Still, it was considered a step down in terms of content, replay value and length of the main campaign. Drawing from the source material, Resident Evil 2 had the benefit of having two campaigns with multiple scenarios but Resident Evil 3, while it had multiple routes, did not have any additional campaigns. What the original third entry did have was an additional mode called “The Mercenaries: Operation Mad Jackal”. This mode has the player controlling one of the members of the Umbrella Biohazard Countermeasure Service with the objective being to run from one side of the city to the other under a ticking time limit. With limited resources as well as inventory space, the player must survive and also perform special attacks on enemies to gain extra time. A variation of this mode would show up in Resident Evil 4 (2005), Resident Evil 5 (2009), Resident Evil 6 (2012) and the Nintendo 3DS title, Resident Evil: The Mercenaries 3D (2011). The mode has become a beloved favorite amongst fans and the fact that it was not included in the remake of the game that started it was disappointing to most. Resident Evil 3 proves that the franchise is not invincible and like previous failures have taught us; it can happen. It’s been making great strides in the last four years to reclaim its place as being a pillar of excellence in gaming, but the shortcomings of the last remake are leaving fans cautiously optimistic.
So here we are now, with the latest remake released and an inevitable rebirth of fan speculation. We all want to know what’s next for the franchise and though we don’t know a lot, there are a few things that hint at a bright future. For one, it seems that Capcom is legitimately interested in fan feedback. They recently invited gamers to a poll that asked us what we liked about the franchise, what we don’t like, which games we favor and a host of other questions that basically allude to, “What do you want from the next game?” To me, this shows signs of both insecurities, but also genuine interest in fans. My initial thoughts questioned their capacity for imagination, because if they were confident in their next installment, shouldn’t they have a creative director who already has a clear vision? Then, I ate my words as I realized that Capcom is doing something that is not normally done by big publishers. I won’t mention names here, but there is a currently released game that I feel quite passionate about and that particular game is riddled with several problems. Fans like myself are sticking by the game, as we believe in its potential, but despite loud attempts to seek answers from the developers, they have been irritatingly silent. We have concerns, questions and ideas that are simply being dismissed and it can wear on a fan, especially if you’ve devoted time and money to it. Capcom, in even the worst-case scenario, are at least pretending to act like they value us. After a year of concerns and pleading falling on deaf ears, it’s nice to see a publisher who attempts to value fan feedback. Perhaps I’m being too optimistic, but I believe that they’re listening.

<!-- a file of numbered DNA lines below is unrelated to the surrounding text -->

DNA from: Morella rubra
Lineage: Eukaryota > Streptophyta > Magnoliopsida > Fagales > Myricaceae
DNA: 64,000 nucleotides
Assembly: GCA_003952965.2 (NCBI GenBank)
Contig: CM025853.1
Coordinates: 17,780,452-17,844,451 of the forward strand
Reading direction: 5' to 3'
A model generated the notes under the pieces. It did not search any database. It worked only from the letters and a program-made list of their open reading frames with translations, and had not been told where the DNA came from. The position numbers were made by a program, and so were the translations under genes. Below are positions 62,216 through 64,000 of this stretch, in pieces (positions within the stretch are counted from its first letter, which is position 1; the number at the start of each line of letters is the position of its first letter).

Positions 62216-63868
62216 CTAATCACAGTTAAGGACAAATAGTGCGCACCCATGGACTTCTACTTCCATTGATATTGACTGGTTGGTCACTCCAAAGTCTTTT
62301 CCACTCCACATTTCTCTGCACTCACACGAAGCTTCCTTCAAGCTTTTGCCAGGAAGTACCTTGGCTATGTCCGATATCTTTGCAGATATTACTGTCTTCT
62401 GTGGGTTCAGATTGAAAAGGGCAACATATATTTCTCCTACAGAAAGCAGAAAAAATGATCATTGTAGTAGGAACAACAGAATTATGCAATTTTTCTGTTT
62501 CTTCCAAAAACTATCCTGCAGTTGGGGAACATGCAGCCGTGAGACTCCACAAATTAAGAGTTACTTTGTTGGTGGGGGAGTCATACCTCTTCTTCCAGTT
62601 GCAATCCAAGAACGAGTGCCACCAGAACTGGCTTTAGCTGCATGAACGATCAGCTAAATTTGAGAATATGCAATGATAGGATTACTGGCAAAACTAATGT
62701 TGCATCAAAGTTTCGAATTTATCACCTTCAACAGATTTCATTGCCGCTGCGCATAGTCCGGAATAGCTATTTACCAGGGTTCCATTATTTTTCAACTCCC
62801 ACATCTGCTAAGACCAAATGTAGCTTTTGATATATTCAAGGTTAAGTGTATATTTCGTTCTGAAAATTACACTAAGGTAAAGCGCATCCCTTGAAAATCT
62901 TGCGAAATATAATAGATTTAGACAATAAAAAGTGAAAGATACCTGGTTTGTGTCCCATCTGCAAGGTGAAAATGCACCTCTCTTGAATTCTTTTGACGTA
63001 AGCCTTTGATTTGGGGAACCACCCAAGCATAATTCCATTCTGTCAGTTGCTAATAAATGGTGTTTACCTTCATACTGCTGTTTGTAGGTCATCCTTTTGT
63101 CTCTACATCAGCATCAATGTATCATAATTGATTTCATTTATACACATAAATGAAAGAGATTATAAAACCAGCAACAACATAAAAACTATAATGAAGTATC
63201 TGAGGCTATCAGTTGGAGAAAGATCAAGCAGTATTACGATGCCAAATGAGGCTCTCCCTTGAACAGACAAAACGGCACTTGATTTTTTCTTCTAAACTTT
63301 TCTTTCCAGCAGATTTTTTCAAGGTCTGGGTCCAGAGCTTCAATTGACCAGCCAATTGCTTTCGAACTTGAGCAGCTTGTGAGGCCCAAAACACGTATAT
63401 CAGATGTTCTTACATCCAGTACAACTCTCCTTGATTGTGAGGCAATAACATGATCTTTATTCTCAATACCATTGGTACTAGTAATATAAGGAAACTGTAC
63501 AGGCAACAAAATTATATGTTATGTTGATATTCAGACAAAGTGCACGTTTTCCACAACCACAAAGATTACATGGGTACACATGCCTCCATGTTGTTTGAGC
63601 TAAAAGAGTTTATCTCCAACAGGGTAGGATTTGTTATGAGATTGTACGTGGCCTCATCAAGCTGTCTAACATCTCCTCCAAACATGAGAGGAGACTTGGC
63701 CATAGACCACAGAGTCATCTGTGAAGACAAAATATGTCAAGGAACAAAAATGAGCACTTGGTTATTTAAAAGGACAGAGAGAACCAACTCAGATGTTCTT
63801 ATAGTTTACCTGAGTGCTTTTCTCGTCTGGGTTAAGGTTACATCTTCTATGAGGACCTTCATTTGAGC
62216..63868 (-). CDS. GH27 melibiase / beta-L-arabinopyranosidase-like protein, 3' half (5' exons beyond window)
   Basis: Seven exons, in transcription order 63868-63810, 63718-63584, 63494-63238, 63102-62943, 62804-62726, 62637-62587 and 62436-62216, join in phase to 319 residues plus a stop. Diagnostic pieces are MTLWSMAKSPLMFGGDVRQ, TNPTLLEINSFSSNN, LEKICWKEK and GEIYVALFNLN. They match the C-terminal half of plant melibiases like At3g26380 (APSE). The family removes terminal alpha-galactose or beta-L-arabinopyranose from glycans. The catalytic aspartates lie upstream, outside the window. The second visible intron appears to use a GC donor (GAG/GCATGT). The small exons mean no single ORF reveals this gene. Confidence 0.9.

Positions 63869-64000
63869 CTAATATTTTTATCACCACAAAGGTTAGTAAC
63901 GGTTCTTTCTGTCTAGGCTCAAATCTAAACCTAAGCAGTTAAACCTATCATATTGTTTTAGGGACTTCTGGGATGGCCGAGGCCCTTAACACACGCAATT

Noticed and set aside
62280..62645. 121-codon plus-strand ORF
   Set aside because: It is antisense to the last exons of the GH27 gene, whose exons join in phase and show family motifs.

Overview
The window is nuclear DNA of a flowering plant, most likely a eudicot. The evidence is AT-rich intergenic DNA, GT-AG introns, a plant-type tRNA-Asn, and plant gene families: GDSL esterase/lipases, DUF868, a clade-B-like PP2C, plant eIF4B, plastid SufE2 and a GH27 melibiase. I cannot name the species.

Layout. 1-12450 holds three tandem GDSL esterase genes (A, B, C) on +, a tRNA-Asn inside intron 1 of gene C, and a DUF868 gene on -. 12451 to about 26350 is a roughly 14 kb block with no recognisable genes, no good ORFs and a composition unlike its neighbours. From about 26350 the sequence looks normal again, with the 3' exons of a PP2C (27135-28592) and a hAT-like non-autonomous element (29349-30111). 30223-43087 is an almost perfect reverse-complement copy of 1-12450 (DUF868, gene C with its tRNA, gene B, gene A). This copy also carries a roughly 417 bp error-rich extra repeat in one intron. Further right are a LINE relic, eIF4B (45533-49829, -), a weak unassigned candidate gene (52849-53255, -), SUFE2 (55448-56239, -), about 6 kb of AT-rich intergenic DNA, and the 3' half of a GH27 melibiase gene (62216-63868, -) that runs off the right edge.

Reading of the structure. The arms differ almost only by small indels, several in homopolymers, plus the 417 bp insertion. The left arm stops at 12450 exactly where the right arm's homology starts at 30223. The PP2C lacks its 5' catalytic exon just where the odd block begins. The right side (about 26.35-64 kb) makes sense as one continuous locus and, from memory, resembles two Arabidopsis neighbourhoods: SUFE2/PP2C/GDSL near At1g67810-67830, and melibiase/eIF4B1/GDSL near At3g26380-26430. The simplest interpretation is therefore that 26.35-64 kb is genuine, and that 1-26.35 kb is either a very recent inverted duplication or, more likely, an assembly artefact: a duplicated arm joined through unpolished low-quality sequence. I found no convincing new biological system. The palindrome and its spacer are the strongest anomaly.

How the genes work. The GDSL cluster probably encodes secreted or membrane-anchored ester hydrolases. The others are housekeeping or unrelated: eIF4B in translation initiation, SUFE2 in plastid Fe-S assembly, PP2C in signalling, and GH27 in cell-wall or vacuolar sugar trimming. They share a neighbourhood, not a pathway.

Several sources are making rumblings about leaks and tidbits implying the next numbered Resident Evil entry. Officially though, there still isn’t much to go on. Resident Evil 7’s executive producer Jun Takeuchi stated in a 2017 “making of” mini-documentary that the next mainline installment is already in the works and that Resident Evil 7 is the start of a new series. Pretty vague, I know, but it at least lets us know that a new title has been in early development for a while now. If we take a look at the rumor mill, (which should always be taken with a grain of salt) the fan website, Biohazardcast.com, have been receiving emails from a phantom sender with small tidbits of information. The source suggests that Ethan, from Resident Evil 7 will make a return, as will Chris Redfield. It was also stated that Chris could end up becoming a “villainous” character. The speculated title is “Resident Evil 8: Village”. As the title suggests, the game is supposedly taking place in a rural village in a snowy biome. It’s also said that the traditional zombies will be making a return and the main villain will be a specter-like woman who may actually be an evil witch. Of course, these are all unconfirmed reports and while there may be kernels of truth in all of these rumors, nothing will be officially known until Capcom comes out with a reveal. I have a sinking suspicion that the game will be in first-person, in order to riff off the consistency set by Resident Evil 7. While it would indeed be consistent, I personally hope they go with the mechanically fluid third-person controls, but it all depends on the kind of game they’re making. What works for third-person in one game, may not work well in another.
Despite rumors being unreliable, gamers and fans are talking about the next installment. We all have our perfect Resident Evil game in our head and it’s unlikely any of us will get that game, but realistically, I do hope that Capcom have taken a large step back to assess what the best direction should be based on fan feedback. One fan’s feedback may be wildly different from another, but I think all fans can agree that they want “more” content from the next game. It was a shame that Resident Evil 3 didn’t deliver on the packed content that we deserve and have come to know, but I have a lot of faith and confidence in Capcom and know they take this property very seriously. My fingers are crossed that my optimistic predictions are accurate and I think I can speak for all fans that whatever is on our wish lists for the next game, we all want Capcom to make the best Resident Evil game possible.
We at Killerhorrorritic.com will continue to cover the next Resident Evil installment as more information becomes available.
By Jeffrey W. Hollingsworth